Villanova’s Digital Library houses over 450 items relating to the Fenian Brotherhood’s failed invasions of Canada. By providing a historical context for the correspondence and publications I hope to increase their value and use to interested parties, both on campus and in the scholarly community.
When the Irish Revolutionary Brotherhood fought overseas for an independent Ireland they sponsored an organization called the Fenian Brotherhood in the United States. Originally intended to raise funds and materials for activism on Irish soil, the leaders of the Fenian Brotherhood surprised many with their repeated hostilities against British North America. The first leader to propose attacks on Canada reasoned that they would create problems for Britain, but as the aggressive plan divided Fenian membership in two, subsequent military actions seemed more congruent with the desires of Fenian leaders to assert their authority over rivaling factions.
The majority of the papers highlighted in this collection and exhibit come from Fenian Senator Frank Gallagher of Buffalo, New York. Belonging to a specific faction of the Brotherhood, Gallagher’s papers provide more information on some Fenian activity than others. Where those holes presented themselves I filled them with secondary research and primary source material from the Library of Congress, Library and Archives Canada, the New York Times and electronic books housed in Villanova University’s Digital Library, Internet Archive, Project Gutenberg, and Google Books. Villanova’s Digital Library collection on the Fenian Brotherhood, itself, significantly provides evidence on how internal divisions hindered the effectiveness of the organization and eventually led to its dissolution.
Read on to follow the Fenian Brotherhood through its inception, three failed invasions of Canadian soil, one murderous plot to cover up inconsistencies in their treasury, and many schisms in the membership until the organization finally discontinued itself in 1886.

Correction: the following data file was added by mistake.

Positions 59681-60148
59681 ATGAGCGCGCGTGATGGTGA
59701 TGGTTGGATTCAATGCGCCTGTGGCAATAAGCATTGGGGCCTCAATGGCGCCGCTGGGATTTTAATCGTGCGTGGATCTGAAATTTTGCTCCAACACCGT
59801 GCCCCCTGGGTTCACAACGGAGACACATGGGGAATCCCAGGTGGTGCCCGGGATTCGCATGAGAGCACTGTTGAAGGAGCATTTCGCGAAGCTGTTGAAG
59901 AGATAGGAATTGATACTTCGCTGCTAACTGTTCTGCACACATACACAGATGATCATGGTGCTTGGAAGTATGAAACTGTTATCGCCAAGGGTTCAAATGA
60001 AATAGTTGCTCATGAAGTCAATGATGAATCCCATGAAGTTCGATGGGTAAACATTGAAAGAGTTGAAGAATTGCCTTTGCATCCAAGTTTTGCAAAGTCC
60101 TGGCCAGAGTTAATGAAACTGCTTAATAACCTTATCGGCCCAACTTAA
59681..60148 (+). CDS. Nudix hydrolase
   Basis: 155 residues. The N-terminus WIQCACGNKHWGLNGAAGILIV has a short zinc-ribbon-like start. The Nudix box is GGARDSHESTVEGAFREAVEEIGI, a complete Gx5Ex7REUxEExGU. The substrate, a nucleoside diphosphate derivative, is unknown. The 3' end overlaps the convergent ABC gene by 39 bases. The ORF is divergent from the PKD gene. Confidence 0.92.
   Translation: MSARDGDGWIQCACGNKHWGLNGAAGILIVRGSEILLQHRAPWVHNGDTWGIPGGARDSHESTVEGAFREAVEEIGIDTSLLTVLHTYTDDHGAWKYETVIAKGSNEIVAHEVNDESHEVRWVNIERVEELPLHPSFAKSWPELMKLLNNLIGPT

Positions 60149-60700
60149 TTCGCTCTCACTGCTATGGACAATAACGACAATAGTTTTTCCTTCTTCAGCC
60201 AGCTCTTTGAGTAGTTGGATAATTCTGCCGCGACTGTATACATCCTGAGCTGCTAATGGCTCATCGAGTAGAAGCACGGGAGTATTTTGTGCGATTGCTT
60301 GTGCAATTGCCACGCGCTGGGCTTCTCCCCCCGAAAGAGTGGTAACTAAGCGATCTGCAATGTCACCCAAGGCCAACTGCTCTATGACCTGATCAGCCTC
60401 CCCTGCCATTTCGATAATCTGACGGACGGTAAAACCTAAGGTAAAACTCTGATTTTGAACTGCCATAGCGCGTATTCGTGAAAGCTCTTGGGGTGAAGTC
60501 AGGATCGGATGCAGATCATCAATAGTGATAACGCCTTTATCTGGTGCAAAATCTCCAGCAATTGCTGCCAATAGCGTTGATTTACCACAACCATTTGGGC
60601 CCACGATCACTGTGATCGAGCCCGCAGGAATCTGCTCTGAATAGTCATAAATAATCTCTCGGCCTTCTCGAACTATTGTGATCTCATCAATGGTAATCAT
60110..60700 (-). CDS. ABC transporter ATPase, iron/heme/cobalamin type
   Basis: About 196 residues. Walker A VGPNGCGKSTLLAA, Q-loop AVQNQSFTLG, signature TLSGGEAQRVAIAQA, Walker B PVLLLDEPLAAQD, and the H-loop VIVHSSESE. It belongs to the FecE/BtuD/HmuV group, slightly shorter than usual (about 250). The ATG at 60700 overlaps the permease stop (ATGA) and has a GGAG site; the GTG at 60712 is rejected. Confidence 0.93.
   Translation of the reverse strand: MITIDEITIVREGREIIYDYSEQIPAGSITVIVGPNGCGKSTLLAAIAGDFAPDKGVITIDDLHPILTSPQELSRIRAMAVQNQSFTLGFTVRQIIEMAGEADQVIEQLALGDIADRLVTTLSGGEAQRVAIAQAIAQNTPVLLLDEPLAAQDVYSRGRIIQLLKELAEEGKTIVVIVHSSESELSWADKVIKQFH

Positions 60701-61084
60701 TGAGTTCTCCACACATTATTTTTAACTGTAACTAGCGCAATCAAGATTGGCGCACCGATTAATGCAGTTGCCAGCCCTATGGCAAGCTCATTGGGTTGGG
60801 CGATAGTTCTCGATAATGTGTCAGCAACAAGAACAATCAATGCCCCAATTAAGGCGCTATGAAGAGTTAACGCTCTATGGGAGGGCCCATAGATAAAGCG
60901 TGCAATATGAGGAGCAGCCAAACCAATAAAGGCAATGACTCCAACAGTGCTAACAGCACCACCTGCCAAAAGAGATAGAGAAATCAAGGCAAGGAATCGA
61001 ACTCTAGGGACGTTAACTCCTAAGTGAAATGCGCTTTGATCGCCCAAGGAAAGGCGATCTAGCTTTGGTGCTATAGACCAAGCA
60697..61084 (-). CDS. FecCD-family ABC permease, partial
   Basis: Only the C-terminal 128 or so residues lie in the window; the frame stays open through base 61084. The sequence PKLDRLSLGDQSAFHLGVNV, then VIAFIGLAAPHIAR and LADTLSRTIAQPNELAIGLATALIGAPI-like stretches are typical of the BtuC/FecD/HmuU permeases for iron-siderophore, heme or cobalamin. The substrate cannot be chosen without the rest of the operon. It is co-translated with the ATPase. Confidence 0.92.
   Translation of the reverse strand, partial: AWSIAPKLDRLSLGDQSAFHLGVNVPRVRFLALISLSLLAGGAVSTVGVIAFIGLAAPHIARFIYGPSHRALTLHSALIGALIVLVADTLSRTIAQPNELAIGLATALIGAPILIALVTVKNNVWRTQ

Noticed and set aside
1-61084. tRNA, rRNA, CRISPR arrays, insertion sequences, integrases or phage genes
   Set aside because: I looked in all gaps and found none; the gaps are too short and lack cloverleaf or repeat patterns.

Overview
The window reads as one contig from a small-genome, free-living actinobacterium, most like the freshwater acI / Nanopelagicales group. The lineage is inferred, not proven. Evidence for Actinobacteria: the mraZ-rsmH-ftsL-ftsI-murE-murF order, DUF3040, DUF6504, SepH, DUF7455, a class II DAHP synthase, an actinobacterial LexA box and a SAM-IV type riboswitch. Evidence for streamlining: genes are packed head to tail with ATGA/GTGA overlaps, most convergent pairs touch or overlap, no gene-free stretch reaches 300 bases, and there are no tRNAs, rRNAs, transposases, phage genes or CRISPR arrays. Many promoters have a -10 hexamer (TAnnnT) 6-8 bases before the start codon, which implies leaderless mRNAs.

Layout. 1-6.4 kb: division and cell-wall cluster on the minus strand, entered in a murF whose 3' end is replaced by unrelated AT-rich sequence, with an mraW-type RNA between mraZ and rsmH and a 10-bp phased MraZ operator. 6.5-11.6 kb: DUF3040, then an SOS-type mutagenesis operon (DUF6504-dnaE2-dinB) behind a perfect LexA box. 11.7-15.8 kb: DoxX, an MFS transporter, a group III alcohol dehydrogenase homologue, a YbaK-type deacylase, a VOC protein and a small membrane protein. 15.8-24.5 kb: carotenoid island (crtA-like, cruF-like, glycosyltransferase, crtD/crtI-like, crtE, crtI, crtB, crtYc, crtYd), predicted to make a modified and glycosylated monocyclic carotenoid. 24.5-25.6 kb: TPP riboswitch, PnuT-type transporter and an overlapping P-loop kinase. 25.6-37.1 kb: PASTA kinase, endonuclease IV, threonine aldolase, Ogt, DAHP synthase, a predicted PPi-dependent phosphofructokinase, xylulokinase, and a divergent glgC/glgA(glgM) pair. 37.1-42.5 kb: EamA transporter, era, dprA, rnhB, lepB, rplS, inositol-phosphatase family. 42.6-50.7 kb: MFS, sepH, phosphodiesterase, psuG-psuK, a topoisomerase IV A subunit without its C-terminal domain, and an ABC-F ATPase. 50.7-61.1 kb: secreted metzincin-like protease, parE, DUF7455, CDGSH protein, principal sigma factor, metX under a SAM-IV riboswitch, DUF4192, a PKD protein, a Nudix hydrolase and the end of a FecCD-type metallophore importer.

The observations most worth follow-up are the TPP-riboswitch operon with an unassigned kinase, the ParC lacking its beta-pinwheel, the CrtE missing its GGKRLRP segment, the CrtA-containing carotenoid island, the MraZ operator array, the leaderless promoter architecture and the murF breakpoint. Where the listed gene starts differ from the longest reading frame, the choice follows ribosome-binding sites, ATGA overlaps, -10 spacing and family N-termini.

Curated by Jean Turner (Digital Library Intern Spring 2011), with graphic design by Joanne Quinn. Additional and indispensible contributions to the project were made by student scanners and several transcribers including Susan Ottignon and Mimi DiLenge, David Lacy for his work on the technical details, and Laura Bang and Michael Foight for their advice and guidance.
Posted by Anne Chamberlin on May 5th, 2011
Fascinating! Up the Irish!
Posted by Michael Ruddy on Jan 4th, 2012
This is a marvelous website and the release of the Fenian Papers from the Archdiocese of Philadelphia is a godsend for Fenian research. I noted some rather minor errors in the write up. One example on your page "Head Centres": Lack of information concerning Owen Considine's trip to Ireland with a letter from O'Mahony, Doheny and others proposing the formation of the IRB in Autumn of 1857. [William D'Arcy Fenian Movement in the United States, p.10] This letter was published in Joseph Deneiffe's Recollections of the Irish Revolutionary Brotherhood Gael Magazine New York 1904.
Posted by (Catherine) Carmel Smyth on Feb 23rd, 2012
I am the great-grand niece of Robert Monteith. I have a few papers left to me by my uncle Patrick Moran. He and I both believed that Robert was not treated fairly by historians, and I am attempting to write a book on his life. Can you help? While I have read much from the National Archives in Dublin, I would appreciate any help you might be able to give me. I am particularly interested in Clan na Gael papers relating to Monteith. Would you have any information on the subject?.
Posted by Joe Clark on May 31st, 2012
For those who might be interested in Henri Le Caron's role in the Fenian Brotherhood and beyond:
Posted by john mc cann on Apr 21st, 2016
I met Catherine (Carmel) Smyth at the RDS on the Saturday before Easter where I showed her a photo that I have of Capt Monteith which she had not previously seen. Can you pass on my email address to her please as I would lie to email her a copy
John Mc Cann
Posted by Ed O'Shaughnessy on May 11th, 2016
I am interested in Brevet Brigadier General Michael Kerwin. I have been paying attention to him for years as he is such an interesting character. He was also my great grandfather's patron. In the book The Fenians by Steward and McGovern there are two comments of Kerwin's participation in enterprises that were new to me; P 213, his participation in the purchase of the Catalpa and p. 206, where it states that Kerwin led an Irish Brigade in Flanders during the Franco-Prussian War. Where would I find source sitations?
Posted by Ed O'Shaughnessy on Sept 15th, 2021
Part 1 of a two-part treatment of General Michael Kerwin in New York will be published in the autumn of 2021 in the New York Irish History journal. Kerwin left Philadelphia for New York City shortly after the disastrous 1870 invasion of Canada. He was as active there as he had been in the Civil War and in the Fenian Brotherhood. His is quite a story to tell.